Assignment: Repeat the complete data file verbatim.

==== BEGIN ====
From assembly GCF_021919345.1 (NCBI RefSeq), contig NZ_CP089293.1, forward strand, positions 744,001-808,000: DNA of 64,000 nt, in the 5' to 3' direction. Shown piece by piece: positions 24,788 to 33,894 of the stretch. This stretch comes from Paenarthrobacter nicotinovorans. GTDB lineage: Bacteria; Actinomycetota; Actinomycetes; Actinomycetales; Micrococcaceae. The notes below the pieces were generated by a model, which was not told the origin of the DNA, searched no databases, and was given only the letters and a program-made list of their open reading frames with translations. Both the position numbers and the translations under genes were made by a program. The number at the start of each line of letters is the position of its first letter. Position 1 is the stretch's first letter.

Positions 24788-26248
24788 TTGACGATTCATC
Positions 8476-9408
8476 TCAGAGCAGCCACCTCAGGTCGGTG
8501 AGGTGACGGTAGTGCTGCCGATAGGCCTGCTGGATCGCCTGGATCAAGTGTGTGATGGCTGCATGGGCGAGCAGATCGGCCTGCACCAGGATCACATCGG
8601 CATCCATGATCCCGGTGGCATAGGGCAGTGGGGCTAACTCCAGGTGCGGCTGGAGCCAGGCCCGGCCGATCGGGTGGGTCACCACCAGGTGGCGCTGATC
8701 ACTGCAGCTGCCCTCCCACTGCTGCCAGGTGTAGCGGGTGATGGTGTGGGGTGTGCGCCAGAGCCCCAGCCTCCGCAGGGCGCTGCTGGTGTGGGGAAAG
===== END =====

From assembly GCF_021919345.1 (NCBI RefSeq), contig NZ_CP089293.1, forward strand, positions 744,001-808,000: DNA of 64,000 nt, in the 5' to 3' direction. Shown piece by piece: positions 24,788 to 33,894 of the stretch. This stretch comes from Paenarthrobacter nicotinovorans. GTDB lineage: Bacteria; Actinomycetota; Actinomycetes; Actinomycetales; Micrococcaceae. The notes below the pieces were generated by a model, which was not told the origin of the DNA, searched no databases, and was given only the letters and a program-made list of their open reading frames with translations. Both the position numbers and the translations under genes were made by a program. The number at the start of each line of letters is the position of its first letter. Position 1 is the stretch's first letter.

Positions 24788-26248
24788 TTGACGATTCATC
Positions 8476-9408
8476 TCAGAGCAGCCACCTCAGGTCGGTG
8501 AGGTGACGGTAGTGCTGCCGATAGGCCTGCTGGATCGCCTGGATCAAGTGTGTGATGGCTGCATGGGCGAGCAGATCGGCCTGCACCAGGATCACATCGG
8601 CATCCATGATCCCGGTGGCATAGGGCAGTGGGGCTAACTCCAGGTGCGGCTGGAGCCAGGCCCGGCCGATCGGGTGGGTCACCACCAGGTGGCGCTGATC
8701 ACTGCAGCTGCCCTCCCACTGCTGCCAGGTGTAGCGGGTGATGGTGTGGGGTGTGCGCCAGAGCCCCAGCCTCCGCAGGGCGCTGCTGGTGTGGGGAAAG